1853 Atlantic hurricane season
|1853 Atlantic hurricane season|
Season summary map
|First system formed||August 5, 1853|
|Last system dissipated||October 22, 1853|
|• Maximum winds||150 mph (240 km/h)|
|• Lowest pressure||924 mbar (hPa; 27.29 inHg)|
The 1853 Atlantic hurricane season featured eight known tropical cyclones, none of which made landfall. Operationally, a ninth tropical storm was believed to have existed over the Dominican Republic on November 26, but HURDAT – the official Atlantic hurricane database – now excludes this system. The first system, Tropical Storm One, was initially observed on August 5. The final storm, Hurricane Eight, was last observed on October 22. These dates fall within the period with the most tropical cyclone activity in the Atlantic. At two points during the season, pairs of tropical cyclones existed simultaneously. Four of the cyclones only have a single known point in their tracks due to a sparsity of data, so storm summaries for those systems are unavailable.
Of the season's eight tropical cyclones, four reached hurricane status. Furthermore, two of those four strengthened into major hurricanes, which are Category 3 or higher on the modern-day Saffir–Simpson hurricane wind scale. The strongest cyclone of the season, the third hurricane, peaked at Category 4 strength with 150 mph (240 km/h) winds. With a minimum barometric pressure of 924 mbar (27.3 inHg), it was the most intense tropical cyclone recorded in the Atlantic basin until the 1924 Cuba hurricane. The hurricane caused 40 fatalities after a brig went missing off the coast of North Carolina. Despite remaining offshore, Tropical Storm Five brought very strong winds to the Mexican city of Veracruz. Hurricane Eight brought strong winds and rough seas to North Florida and Georgia, causing significant damage in the latter.
|Category 4 hurricane (SSHWS)|
|Duration||August 30 – September 10|
|Peak intensity||150 mph (240 km/h) (1-min) 924 mbar (hPa)|
Meteorologist William C. Redfield first observed the season's third tropical storm south of Cape Verde on August 30, which was the first Cape Verde-type hurricane ever recorded. Initially, the storm moved west-northwestward and gradually strengthened, becoming a hurricane on September 1. Over the next two days, the hurricane intensified significantly and reached Category 2 strength early on September 2. The system strengthened into a Category 4 hurricane by September 3, attaining its peak intensity with maximum sustained winds of 150 mph (240 km/h) and a minimum barometric pressure of 924 mbar (27.3 inHg) was recorded by the barque Hermann soon thereafter. It was the most intense storm in the Atlantic until the 1924 Cuba hurricane, a Category 5 hurricane with a minimum pressure of 910 mbar (27 inHg). The Great Havana Hurricane of 1846 may have been stronger, though it is discounted because HURDAT records did not begin until the 1851 season.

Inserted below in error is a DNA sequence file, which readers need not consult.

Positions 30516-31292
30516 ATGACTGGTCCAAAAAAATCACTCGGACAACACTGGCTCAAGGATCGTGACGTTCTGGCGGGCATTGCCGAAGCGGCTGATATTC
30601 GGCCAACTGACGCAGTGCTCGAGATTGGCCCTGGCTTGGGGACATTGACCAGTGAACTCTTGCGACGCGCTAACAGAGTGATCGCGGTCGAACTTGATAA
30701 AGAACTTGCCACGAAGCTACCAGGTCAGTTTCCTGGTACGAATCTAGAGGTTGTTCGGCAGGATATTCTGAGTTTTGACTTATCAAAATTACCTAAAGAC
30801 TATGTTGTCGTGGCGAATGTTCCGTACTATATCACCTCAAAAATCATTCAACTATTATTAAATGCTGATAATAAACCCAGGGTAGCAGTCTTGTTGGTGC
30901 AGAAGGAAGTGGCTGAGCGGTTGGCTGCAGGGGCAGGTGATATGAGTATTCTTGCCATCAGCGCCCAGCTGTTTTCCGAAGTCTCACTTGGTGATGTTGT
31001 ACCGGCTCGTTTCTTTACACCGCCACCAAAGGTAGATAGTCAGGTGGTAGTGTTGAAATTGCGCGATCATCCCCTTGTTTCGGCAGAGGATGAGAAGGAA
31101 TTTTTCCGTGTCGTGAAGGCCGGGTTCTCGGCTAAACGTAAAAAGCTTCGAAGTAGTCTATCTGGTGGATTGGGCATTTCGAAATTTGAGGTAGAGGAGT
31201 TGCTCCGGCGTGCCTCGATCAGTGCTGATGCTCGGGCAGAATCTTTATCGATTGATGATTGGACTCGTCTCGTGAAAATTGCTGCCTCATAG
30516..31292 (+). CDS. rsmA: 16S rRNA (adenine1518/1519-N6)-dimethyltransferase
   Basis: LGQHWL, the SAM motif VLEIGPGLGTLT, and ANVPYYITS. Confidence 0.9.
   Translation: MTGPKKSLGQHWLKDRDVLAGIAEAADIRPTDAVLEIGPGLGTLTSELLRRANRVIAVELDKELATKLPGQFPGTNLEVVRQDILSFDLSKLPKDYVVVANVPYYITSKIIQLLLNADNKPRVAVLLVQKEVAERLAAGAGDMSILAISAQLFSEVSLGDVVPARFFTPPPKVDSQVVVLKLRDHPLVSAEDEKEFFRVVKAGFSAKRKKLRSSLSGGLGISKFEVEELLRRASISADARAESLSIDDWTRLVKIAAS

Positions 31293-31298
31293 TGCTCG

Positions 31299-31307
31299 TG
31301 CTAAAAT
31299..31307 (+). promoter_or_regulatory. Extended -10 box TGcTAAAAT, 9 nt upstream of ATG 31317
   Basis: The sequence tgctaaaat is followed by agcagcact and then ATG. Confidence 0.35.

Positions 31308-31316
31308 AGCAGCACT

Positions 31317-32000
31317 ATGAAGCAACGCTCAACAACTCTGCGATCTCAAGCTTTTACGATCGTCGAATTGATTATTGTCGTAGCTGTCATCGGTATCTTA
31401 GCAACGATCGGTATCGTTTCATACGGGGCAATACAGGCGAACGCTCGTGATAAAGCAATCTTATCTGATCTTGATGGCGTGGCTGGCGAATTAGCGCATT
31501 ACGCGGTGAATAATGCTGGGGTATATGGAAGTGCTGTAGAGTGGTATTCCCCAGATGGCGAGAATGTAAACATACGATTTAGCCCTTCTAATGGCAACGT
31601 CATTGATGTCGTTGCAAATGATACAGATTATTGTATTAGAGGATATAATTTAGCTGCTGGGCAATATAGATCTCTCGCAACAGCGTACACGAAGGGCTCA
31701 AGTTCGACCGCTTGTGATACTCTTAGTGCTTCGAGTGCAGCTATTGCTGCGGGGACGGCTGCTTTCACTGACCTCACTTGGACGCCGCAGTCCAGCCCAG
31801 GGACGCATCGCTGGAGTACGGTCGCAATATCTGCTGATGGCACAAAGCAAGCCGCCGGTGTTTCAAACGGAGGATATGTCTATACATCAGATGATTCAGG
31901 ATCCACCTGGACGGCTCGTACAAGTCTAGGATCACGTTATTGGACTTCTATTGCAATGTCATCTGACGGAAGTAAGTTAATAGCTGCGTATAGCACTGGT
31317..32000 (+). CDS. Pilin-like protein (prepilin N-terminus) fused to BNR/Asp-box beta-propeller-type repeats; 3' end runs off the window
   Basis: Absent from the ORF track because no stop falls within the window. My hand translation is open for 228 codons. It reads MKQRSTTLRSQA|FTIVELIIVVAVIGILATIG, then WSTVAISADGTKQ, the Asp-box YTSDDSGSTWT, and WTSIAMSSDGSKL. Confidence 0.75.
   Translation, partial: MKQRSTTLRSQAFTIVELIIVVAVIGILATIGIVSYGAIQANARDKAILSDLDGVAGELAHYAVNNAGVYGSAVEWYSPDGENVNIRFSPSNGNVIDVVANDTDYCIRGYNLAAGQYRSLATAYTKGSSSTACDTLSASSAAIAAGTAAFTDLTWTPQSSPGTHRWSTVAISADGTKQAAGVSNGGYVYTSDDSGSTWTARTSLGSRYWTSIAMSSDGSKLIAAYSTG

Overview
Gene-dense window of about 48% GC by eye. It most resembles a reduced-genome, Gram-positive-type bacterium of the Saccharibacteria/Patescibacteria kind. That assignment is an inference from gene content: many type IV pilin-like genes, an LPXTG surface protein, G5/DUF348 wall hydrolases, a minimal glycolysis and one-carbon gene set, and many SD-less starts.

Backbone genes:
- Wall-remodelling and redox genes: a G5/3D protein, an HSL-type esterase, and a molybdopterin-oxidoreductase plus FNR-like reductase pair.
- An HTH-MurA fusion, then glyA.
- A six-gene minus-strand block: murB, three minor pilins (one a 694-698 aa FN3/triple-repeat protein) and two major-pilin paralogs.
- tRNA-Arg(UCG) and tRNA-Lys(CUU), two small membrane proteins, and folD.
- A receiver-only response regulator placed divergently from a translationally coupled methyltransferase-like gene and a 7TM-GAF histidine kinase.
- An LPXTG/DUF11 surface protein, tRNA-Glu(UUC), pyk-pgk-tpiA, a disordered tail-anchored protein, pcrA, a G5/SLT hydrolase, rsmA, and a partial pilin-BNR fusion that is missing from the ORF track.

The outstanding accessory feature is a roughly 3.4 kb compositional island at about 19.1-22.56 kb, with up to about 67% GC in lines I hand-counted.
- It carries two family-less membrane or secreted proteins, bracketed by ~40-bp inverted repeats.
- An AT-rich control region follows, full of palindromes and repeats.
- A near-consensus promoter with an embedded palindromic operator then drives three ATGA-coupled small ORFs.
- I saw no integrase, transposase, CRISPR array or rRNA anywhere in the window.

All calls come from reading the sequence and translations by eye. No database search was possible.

By September 5, the hurricane curved toward the northwest and began to weaken. Early on September 7, it turned northward and fell to Category 3 intensity, situated about 340 miles (550 km) east of Charleston, South Carolina. The hurricane passed offshore North Carolina later that day, and its outer rainbands produced heavy rainfall along the state's southern coastlines. The brig Albermarle was lost at sea on September 7 with 40 of its crewmen missing; they were later presumed to have drowned. The hurricane recurved east-northeastward and continued to deteriorate steadily, weakening to Category 1 status by September 9. The storm was last observed late on September 10, centered about 525 miles (845 km) north-northwest of Flores Island in the Azores.
|Category 3 hurricane (SSHWS)|
|Duration||September 8 – September 10|
|Peak intensity||115 mph (185 km/h) (1-min)|
The ship Gilbert Gallatin encountered the fourth hurricane of the season on September 8, which was centered about 1,000 miles (1,600 km) east of the third hurricane. Sustained winds were initially observed to have reached 115 mph (185 km/h), indicative of a Category 3 hurricane. Several other ships reportedly encountered this storm as it tracked northeastward. With winds decreasing to 105 mph (165 km/h), it weakened to a Category 2 hurricane on September 10. The storm was last noted by the ship Josephine later that day, while located about 615 miles (990 km) north-northeast of Graciosa in the Azores.
|Category 1 hurricane (SSHWS)|
|Duration||September 26 – October 1|
|Peak intensity||80 mph (130 km/h) (1-min)|
The sixth hurricane of the season was first observed as a tropical storm to the southeast of Bermuda on September 26. Initially, the storm headed north-northwestward, before curving north-northeastward on September 27, while bypassing Bermuda. Later that day, the storm strengthened into a hurricane. The brig Samuel and Edward encountered the hurricane on September 2, reporting winds of 80 mph (130 km/h); this was the maximum sustained wind speed associated with the storm. Thereafter, the storm executed a cyclonic loop, which lasted until September 30. It curved northeastward on October 1 and was last noted at 0600 UTC, while located about 590 miles (950 km) northeast of Bermuda.